Paulette died last year, just a month after delivering a petition to Downing Street to call on the government to deliver justice to the thousands affected by the Windrush scandal.
In 1968 she had arrived from Jamaica as a 10-year-old girl, before making her home in Heath Town.
Friends and family gathered to honour her life with the unveiling of a permanent blue plaque memorial at Wolverhampton Heritage Centre in Whitmore Reans. The funds for the plaque came from surplus money donated to a fund to remember the mother and grandmother, who had faced deportation.
Mayor of Wolverhampton, Councillor Greg Brackenridge, said the plaque celebrated the life of the 64-year-old and also marked the Windrush campaign.
It is only the second blue plaque to be installed in Wolverhampton for a person of colour, following Rev Oliver Lyseight, the founder and leader of the New Testament Church of God (UK) in 2013.
There was a symbolism to the unveiling of the blue plaque in honour of Paulette, coming on Windrush Day and being unveiled on the side of the Wolverhampton Heritage Centre, once the headquarters of Enoch Powell MP.
The topics of the infamous “Rivers of Blood” speech by Powell and the Windrush scandal were highlighted through the speakers on the day, led by social campaigner Patrick Vernon and deputy mayor of Wolverhampton Councillor Sandra Samuels.
Mr Vernon spoke passionately to those in attendance, which included members of the Windrush generation and family members of Paulette, about the hostile environment and how the work of the likes of Paulette Wilson should never be forgotten.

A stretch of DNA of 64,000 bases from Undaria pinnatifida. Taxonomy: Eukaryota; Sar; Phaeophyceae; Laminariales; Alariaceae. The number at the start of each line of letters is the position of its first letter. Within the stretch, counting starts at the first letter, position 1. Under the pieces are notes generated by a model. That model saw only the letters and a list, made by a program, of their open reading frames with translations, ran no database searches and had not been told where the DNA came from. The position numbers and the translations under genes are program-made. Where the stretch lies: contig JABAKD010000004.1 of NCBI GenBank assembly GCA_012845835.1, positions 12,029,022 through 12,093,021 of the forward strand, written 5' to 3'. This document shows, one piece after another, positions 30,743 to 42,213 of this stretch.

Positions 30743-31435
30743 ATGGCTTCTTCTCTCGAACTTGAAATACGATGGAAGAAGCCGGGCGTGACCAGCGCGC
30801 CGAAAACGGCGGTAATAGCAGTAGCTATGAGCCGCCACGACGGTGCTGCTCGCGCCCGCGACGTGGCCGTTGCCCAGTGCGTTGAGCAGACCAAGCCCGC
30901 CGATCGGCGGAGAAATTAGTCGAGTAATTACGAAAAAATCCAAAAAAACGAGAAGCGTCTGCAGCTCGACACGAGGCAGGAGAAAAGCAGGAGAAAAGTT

His speech followed those by the mayor of Wolverhampton, Councillor Greg Brackenridge, who said the Mayor’s office stood with everyone affected by the Windrush scandal and the former mayor, Councillor Claire Darke, who had helped to begin the process of getting the blue plaque.
Councillor Brackenridge said the plaque was a perfect symbol for the fight that Windrush campaigners are fighting.
He said: “That campaign continues on and although there are those in this country who seek to divide and rule, we cannot allow these people to win.
“When we come together as communities, we achieve far greater, and it has been an honour for me to be here today to honour a lady like Paulette Wilson, who went out to help others in the same situation as her.
“She truly is a remarkable person.”
Emotions were high during the ceremony, especially from Natalie Barnes, daughter of Paulette Wilson, who managed to offer a few thanks to everyone who had contributed to the plaque.
She said: “I would like to thank each and everyone who donated to the GoFundMe for us as a family to bury mom and to have a blue plaque put up in her name.
“We are honoured and grateful for the support. It means a lot.
“Mom just wanted to help others and get justice and I will not allow my mom’s name to go in vain.
“I will do whatever it takes to make sure mom’s name will forever be spoken as a single mom who didn’t give up and fought for her rights.”
Some of those in attendance were seen wiping away tears as the various speakers spoke of their own experiences and how they wanted to pay tribute to the work of Paulette Wilson.
There was also poetry from local solicitor Maurice Malcolm, who invoked a spirit of outrage in his piece “Hostility”, which looked at the climate of fear, the Windrush generation and the hostile environment.
Passionate and powerful, the poem struck a chord with everyone present and provided a fitting backdrop to the unveiling of the blue plaque by Councillor Brackenridge, a moment which was applauded warmly.
The plaque carries the phrase “Likkle but Tallawah”, a Jamaican phrase meaning “Little, but Powerful”, a phrase Partick Vernon said described Paulette perfectly.
He said: “It does what it says on the tin, basically, as she was little, but she was powerful and impactful and in the context of the Windrush Scandal, it highlights her determination and courage to find justice.”